Our culture values striving, purpose, achievement, and accumulation. This book asks us to get sidetracked along the way. It praises aimlessness as a source of creativity and an alternative to the demand for linear, efficient, instrumentalist thinking and productivity.
Aimlessness collects ideas and stories from around the world that value indirection, wandering, getting lost, waiting, meandering, lingering, sitting, laying about, daydreaming, and other ways to be open to possibility, chaos, and multiplicity. Tom Lutz considers aimlessness as a fundamental human proclivity and method, one that has been vilified by modern industrial societies but celebrated by many religious traditions, philosophers, writers, and artists. He roams a circular path that snakes and forks down sideroads, traipsing through modernist art, nomadic life, slacker comedies, drugs, travel, nirvana, and oblivion. The book is structured as a recursive, disjunctive spiral of short sections, a collage of narrative, anecdotal, analytic, and lyrical passages—intended to be read aimlessly, to wind up someplace unexpected.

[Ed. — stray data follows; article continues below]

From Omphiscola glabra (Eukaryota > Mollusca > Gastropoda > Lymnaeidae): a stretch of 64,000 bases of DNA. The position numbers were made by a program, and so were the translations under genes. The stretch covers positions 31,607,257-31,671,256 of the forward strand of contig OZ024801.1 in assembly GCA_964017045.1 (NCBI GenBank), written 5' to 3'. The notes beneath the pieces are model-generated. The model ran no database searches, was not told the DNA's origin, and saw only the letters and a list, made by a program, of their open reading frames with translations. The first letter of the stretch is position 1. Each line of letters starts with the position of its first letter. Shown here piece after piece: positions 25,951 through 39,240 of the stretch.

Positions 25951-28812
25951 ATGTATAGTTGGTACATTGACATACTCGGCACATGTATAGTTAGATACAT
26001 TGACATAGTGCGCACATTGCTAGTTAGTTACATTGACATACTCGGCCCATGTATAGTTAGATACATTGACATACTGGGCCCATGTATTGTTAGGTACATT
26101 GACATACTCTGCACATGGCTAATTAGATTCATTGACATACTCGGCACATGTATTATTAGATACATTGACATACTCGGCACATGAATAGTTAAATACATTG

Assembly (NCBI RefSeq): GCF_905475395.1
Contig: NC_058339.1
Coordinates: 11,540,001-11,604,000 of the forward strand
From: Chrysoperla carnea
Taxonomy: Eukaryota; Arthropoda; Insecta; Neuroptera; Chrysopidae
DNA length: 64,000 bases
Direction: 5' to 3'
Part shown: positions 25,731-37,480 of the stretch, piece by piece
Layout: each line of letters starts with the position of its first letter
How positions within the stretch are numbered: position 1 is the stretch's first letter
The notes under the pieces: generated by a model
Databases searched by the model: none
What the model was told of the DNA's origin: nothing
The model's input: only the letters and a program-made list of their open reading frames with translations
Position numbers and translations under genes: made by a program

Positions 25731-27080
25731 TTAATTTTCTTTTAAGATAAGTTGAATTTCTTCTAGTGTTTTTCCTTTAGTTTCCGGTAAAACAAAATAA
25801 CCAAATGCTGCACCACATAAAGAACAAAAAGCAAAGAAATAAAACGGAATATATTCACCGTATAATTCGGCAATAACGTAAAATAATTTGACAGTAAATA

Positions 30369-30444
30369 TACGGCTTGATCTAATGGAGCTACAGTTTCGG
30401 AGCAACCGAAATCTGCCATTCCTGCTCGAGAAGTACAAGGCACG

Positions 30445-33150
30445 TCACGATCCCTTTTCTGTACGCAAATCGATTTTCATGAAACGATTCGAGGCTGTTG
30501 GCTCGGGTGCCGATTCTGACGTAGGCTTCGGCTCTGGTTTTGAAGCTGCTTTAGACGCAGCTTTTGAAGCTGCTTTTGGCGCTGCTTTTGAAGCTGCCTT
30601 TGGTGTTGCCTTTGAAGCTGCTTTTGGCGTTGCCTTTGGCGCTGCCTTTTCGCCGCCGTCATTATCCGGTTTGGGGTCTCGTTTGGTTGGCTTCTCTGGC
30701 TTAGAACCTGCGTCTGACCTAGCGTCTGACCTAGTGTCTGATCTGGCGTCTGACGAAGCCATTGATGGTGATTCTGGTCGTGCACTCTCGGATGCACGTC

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In a major statement on the relation of art and politics in America, Tom Lutz identifies a consistent ethos at the heart of American literary culture for the past 150 years. Through readings of Sherwood Anderson, Willa Cather, Hamlin Garland, Ellen Glasgow, Sarah Orne Jewett, Sinclair Lewis, Edgar Lee Masters, Claude McKay, Edith Wharton, Anzia Yezierska, and others, Lutz identifies what he calls literary cosmopolitanism: an ethos of representational inclusiveness, of the widest possible affiliation, and at the same time one of aesthetic discrimination, and therefore exclusivity.
At the same time that it embraces the entire world, in Lutz's view, literary cosmopolitanism necessitates an evaluative stance, and it is this doubleness, this combination of egalitarianism and elitism, that animates American literature since the Civil War. The nineteenth century's realists and sentimentalists, the writers of the Harlem Renaissance and of the Southern Renaissance, the firebrands who brought in the new canon and the traditionalists who struggled to save the old all ascribe, Lutz argues, to the same cosmopolitan values, however much they disagree on what these values demand of those who hold them.More info →
Originally published in The Messenger, these essays are collected here for the first time, and include pieces on their home states by Wallace Thurman, Anita Scott Coleman, Alice Dunbar-Nelson, Charles S. Johnson, E. Franklin Frazier, Wallace Thurman, & George Schuyler.More info →